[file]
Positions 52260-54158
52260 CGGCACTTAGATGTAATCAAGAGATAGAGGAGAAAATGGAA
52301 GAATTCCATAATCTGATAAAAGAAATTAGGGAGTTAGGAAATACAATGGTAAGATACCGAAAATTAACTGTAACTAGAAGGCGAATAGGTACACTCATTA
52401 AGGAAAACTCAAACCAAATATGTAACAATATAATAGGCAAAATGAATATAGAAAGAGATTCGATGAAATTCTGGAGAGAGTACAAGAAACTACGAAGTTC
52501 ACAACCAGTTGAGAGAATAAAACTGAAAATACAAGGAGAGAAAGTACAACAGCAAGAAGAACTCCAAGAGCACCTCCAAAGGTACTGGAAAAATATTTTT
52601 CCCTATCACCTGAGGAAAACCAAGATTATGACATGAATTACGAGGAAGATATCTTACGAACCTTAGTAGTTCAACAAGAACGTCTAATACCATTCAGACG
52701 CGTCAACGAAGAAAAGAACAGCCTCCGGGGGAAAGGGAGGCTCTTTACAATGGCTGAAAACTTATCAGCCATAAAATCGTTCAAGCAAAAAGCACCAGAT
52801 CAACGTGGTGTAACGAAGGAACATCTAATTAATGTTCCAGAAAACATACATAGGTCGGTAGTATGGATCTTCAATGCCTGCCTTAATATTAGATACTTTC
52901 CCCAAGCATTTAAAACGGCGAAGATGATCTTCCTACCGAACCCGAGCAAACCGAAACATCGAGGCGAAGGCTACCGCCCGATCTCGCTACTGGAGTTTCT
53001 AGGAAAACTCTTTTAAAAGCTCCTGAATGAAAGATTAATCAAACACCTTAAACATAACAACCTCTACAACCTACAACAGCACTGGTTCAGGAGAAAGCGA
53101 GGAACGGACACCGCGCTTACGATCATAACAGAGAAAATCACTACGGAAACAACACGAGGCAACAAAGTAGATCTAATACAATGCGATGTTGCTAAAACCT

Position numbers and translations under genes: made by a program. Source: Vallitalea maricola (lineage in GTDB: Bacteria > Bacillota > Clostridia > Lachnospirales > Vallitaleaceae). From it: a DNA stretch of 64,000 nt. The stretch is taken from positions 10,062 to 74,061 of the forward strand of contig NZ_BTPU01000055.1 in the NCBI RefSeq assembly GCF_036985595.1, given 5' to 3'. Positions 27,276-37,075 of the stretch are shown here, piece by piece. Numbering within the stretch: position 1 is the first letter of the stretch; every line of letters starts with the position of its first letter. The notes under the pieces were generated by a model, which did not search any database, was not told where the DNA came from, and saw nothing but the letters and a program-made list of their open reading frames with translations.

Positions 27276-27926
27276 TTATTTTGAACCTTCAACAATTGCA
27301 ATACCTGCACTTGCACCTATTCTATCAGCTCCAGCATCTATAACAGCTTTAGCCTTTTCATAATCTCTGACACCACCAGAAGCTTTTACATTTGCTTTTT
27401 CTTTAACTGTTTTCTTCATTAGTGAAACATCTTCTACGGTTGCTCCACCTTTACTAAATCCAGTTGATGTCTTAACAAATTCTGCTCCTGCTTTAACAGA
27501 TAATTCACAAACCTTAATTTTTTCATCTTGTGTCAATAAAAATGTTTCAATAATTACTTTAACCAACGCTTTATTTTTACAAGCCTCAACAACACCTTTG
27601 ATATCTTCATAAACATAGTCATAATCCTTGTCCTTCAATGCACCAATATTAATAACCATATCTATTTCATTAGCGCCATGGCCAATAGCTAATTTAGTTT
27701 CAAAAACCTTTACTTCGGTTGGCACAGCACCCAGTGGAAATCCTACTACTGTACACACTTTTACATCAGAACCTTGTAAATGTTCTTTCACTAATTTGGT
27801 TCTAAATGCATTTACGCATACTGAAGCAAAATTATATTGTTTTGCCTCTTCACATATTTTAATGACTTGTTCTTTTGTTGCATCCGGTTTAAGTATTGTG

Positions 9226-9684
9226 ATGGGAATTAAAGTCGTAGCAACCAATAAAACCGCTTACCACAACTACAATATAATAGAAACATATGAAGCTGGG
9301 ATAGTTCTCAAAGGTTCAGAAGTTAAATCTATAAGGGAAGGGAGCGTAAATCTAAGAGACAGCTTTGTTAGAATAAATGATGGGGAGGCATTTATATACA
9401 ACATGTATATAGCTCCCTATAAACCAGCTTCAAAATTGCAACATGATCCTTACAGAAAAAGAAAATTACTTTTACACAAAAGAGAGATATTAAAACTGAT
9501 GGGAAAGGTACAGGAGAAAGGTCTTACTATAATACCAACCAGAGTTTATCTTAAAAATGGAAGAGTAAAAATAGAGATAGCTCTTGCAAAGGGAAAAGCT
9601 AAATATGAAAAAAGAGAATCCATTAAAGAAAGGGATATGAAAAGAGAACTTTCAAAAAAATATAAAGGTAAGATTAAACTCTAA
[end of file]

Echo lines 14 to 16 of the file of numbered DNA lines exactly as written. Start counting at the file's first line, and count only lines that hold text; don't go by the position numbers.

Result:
27276 TTATTTTGAACCTTCAACAATTGCA
27301 ATACCTGCACTTGCACCTATTCTATCAGCTCCAGCATCTATAACAGCTTTAGCCTTTTCATAATCTCTGACACCACCAGAAGCTTTTACATTTGCTTTTT
27401 CTTTAACTGTTTTCTTCATTAGTGAAACATCTTCTACGGTTGCTCCACCTTTACTAAATCCAGTTGATGTCTTAACAAATTCTGCTCCTGCTTTAACAGA